The basic shape in this week’s designs is based on the main shapes in Sunday sketches #289 and #290. I filled out those two connecting shapes, making them each a wonky hexagon. Tiling and rotating the blocks creates a bunch of new designs. I added a bit of visual interest by bisecting each hexagon on an angle, allowing me to use a different colour in each half.
The hexagon is such an old-school quilting shape. It’s fun to inject a bit of modernity into it.
I’ve used my usual happy/warm palette with these designs, but of course you could use any palette (or prints!) you like.
This week’s design could be made into actual quilts using half-square triangles, half-rectangle triangles, and a few rectangles. It’s block based (each of the designs shown here is a 6 x 6 layout), so you could make a bunch of blocks then piece them together.
I think these designs could work well as scrappy quilts, too. Using fabrics with different saturations on each side of the hexagons would highlight the secondary shapes created by those bisecting lines (like the diamonds in the two versions shown above).
You might notice the resemblance between this week’s designs and last week’s.
This week’s designs use the shape I showed last week but didn’t use then. Here’s a reminder…
Multiples of this shape can be connected by just their tips, once again creating ascending rows of loop-like structures. But unlike last week’s design, this week’s has only elongated diamonds as the secondary shapes. Colouring them (in white, below) helps to see them more clearly, and ties the three rows together.
You can also differentiate different parts of the loops using colour to suggest the presence of foreground and background shapes…
…or fill in the spaces between the shapes to create a whole new shape – in this case, crosses.
Like the designs from the past two weeks, this week’s Sunday sketch could be made into an actual quilt using half-square triangles and squares. They’re not designs that can be easily broken down into discrete blocks, so you’d be better off making a ton of HSTs and just laying them out in rows and columns, then sewing them together.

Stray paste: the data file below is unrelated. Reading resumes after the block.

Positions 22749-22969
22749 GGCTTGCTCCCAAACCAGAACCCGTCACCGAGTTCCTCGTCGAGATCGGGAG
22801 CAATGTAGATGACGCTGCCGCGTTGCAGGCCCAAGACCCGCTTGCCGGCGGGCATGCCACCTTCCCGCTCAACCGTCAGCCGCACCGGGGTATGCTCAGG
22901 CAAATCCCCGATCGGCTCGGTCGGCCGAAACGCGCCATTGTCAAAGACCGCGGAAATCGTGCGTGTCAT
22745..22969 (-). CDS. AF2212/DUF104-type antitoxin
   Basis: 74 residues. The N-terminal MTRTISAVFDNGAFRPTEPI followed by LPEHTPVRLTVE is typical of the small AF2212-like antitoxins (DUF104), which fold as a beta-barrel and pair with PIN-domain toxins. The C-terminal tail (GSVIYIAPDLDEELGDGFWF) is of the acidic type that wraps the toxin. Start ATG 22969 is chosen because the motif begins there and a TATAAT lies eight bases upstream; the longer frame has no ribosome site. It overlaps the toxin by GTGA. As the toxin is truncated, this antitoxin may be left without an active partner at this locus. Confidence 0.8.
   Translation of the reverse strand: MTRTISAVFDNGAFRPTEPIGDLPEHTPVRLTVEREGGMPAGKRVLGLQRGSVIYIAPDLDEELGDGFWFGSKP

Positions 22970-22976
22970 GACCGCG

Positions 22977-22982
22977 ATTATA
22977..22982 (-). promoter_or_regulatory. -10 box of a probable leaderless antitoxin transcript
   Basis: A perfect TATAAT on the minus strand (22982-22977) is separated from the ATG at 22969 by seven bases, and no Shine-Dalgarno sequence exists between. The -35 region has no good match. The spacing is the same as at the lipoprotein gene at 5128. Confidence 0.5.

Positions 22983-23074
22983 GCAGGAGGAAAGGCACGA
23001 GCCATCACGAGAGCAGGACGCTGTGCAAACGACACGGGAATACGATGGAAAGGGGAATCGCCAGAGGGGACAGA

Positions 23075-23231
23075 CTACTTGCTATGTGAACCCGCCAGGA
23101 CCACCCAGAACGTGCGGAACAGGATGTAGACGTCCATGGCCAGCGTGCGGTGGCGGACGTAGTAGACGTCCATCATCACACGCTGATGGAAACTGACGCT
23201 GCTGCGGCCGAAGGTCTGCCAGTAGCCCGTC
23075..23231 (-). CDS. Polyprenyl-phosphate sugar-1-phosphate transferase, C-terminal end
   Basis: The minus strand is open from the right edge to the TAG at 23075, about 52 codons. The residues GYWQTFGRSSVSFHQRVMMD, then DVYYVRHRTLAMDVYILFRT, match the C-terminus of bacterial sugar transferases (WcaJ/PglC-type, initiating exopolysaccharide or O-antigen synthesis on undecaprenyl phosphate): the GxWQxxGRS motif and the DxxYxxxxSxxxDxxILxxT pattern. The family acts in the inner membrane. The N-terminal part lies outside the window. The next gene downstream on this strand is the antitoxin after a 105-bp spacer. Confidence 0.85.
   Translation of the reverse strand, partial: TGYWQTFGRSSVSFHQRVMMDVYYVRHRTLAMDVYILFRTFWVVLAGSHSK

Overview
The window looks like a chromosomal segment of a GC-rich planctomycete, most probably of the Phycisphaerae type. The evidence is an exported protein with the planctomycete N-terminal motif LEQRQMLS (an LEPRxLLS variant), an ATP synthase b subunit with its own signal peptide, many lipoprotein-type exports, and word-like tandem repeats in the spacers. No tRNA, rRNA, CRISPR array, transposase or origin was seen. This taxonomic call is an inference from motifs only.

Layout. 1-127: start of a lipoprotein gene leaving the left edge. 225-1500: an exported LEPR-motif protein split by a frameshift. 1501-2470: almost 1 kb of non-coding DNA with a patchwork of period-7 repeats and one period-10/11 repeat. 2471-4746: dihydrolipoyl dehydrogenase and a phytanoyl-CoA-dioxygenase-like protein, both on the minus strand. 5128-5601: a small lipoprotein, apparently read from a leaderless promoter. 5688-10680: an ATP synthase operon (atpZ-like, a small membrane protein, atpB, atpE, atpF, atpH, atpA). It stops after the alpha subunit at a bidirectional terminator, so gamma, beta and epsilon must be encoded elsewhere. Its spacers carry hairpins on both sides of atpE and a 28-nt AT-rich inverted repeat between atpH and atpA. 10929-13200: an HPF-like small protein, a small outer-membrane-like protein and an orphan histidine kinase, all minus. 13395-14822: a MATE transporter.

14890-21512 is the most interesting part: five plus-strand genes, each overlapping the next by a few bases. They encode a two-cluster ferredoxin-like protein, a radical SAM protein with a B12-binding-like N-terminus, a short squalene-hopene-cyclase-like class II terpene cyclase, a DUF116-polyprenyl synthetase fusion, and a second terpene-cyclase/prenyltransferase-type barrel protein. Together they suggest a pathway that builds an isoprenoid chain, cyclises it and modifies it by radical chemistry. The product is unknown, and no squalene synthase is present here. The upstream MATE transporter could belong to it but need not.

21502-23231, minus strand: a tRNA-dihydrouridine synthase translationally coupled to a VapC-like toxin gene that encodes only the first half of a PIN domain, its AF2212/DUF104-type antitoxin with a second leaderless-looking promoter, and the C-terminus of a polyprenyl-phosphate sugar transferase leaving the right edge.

This week’s sketches are iterations of last week’s. It’s been awhile since I’ve done a series of related sketches. Although I’m not sure two posts in a row counts as a series…!
So last week’s sketches were all based around interlocking crosses – a bit like Brigid’s crosses – with alternating blocks having the reverse colouring. Using random colour placement instead produces a design like this:
And then I just started removing bits. I designed the block using flying geese and a square-in-a-square units, which means there are lots of bits that can be subtracted to create new and interesting designs. Here’s the first design again:
And here it is with alternating blocks removed (actually still there, but with only the centre square showing), to add some more negative space and help you see the individual crosses (or what’s left of them):
I also tried a simpler palette, so you can concentrate on the shapes rather than the colours.
This week’s sketch could be made into a quilt using flying geese, squares, square-in-a-square units and rectangles.
This isn’t one that I’ll be rushing to make, but I enjoyed the process of iterating the design and exploring different shapes and palettes. That’s the kind of experimentation that I like doing with the Sunday sketches – often a little shape or combination of shapes will spark a new idea and a new sketch. For example, I really love this little shape, which is repeated and rotated in the above designs:
It feels a bit like fingertips touching (not that I’m comparing my work to that of Michelangelo or anything..!). Anyway, I’ll keep playing with it and see if I can come up with something new. Watch this space!